Ocean pools include:
- ’Natural’ or ‘found’ pools produced by natural processes or showing little apparent human intervention that have been recognised, designated and used as bathing places and have recognised access paths labelled or mapped,
- ring-of-rocks pools, rocks arranged on sand to define a recognised bathing place, These pools are easy to create on any sandy beach with a good supply of rocks nearby, and require little maintenance, except to keep remove rocks, sand or seaweed, and rearrange the rocks after storms,
- minimalist ocean pools, irregularly shaped bathing pools involving minimal excavation and construction, and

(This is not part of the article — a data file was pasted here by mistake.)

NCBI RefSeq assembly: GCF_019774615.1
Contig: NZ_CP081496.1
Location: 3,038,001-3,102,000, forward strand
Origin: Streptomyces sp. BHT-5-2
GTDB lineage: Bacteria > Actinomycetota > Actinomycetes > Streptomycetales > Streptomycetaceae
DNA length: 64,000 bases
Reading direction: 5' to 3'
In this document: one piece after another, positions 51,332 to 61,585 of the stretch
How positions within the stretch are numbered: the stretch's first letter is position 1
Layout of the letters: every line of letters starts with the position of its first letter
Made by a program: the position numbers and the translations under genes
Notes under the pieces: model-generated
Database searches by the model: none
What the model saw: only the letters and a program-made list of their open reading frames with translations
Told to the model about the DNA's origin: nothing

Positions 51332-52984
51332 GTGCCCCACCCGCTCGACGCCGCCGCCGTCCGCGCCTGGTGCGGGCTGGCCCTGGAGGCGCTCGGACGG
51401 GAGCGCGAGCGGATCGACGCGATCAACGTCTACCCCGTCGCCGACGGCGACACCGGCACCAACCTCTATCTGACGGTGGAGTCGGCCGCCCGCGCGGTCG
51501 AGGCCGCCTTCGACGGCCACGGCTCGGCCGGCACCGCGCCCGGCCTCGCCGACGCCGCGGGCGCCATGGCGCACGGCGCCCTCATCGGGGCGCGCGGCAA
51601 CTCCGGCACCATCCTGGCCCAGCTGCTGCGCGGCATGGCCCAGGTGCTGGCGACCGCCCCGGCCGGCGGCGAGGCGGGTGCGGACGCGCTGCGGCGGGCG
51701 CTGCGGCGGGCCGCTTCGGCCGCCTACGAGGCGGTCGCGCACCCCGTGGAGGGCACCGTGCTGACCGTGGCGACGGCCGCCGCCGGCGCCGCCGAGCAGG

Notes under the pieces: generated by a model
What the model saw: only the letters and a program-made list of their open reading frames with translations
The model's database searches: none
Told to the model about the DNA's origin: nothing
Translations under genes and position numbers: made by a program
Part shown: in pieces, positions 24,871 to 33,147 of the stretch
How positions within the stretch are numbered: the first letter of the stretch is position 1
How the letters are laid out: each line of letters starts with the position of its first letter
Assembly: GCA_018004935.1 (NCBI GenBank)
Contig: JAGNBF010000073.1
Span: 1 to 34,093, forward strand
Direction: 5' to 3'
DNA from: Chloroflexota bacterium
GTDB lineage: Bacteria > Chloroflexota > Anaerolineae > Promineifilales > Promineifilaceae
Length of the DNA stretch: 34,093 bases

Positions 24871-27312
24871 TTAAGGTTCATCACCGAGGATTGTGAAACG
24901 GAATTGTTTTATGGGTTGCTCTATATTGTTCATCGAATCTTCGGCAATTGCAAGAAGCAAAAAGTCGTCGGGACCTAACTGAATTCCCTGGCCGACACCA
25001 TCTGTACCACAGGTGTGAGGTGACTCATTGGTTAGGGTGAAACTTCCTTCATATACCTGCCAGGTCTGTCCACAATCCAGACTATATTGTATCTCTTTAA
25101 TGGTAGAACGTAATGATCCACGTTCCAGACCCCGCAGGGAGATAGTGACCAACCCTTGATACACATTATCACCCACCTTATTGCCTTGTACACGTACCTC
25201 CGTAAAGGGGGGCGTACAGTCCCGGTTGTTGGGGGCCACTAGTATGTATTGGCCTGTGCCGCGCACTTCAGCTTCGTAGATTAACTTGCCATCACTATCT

- classic ocean pools, a range of pools associated with rocky ocean shores or surf beaches. These include formed concrete pools located in the tidal zone, excavations/indentations in rock, perhaps augmented with walls of cement or concrete to define a bathing place, and complexes of pools and associated building.
While pools of standard 50 metre competition length with marked lanes are best for competitive swimming, a rectangular competition space can be defined within a large round or irregularly shaped pool.
Ocean pools are NOT:
- pools sited out of the intertidal zone whether off the beach, on a hill above the sea or even indoors, or
- netted enclosures or other forms of bathing pools linked to a breakwater .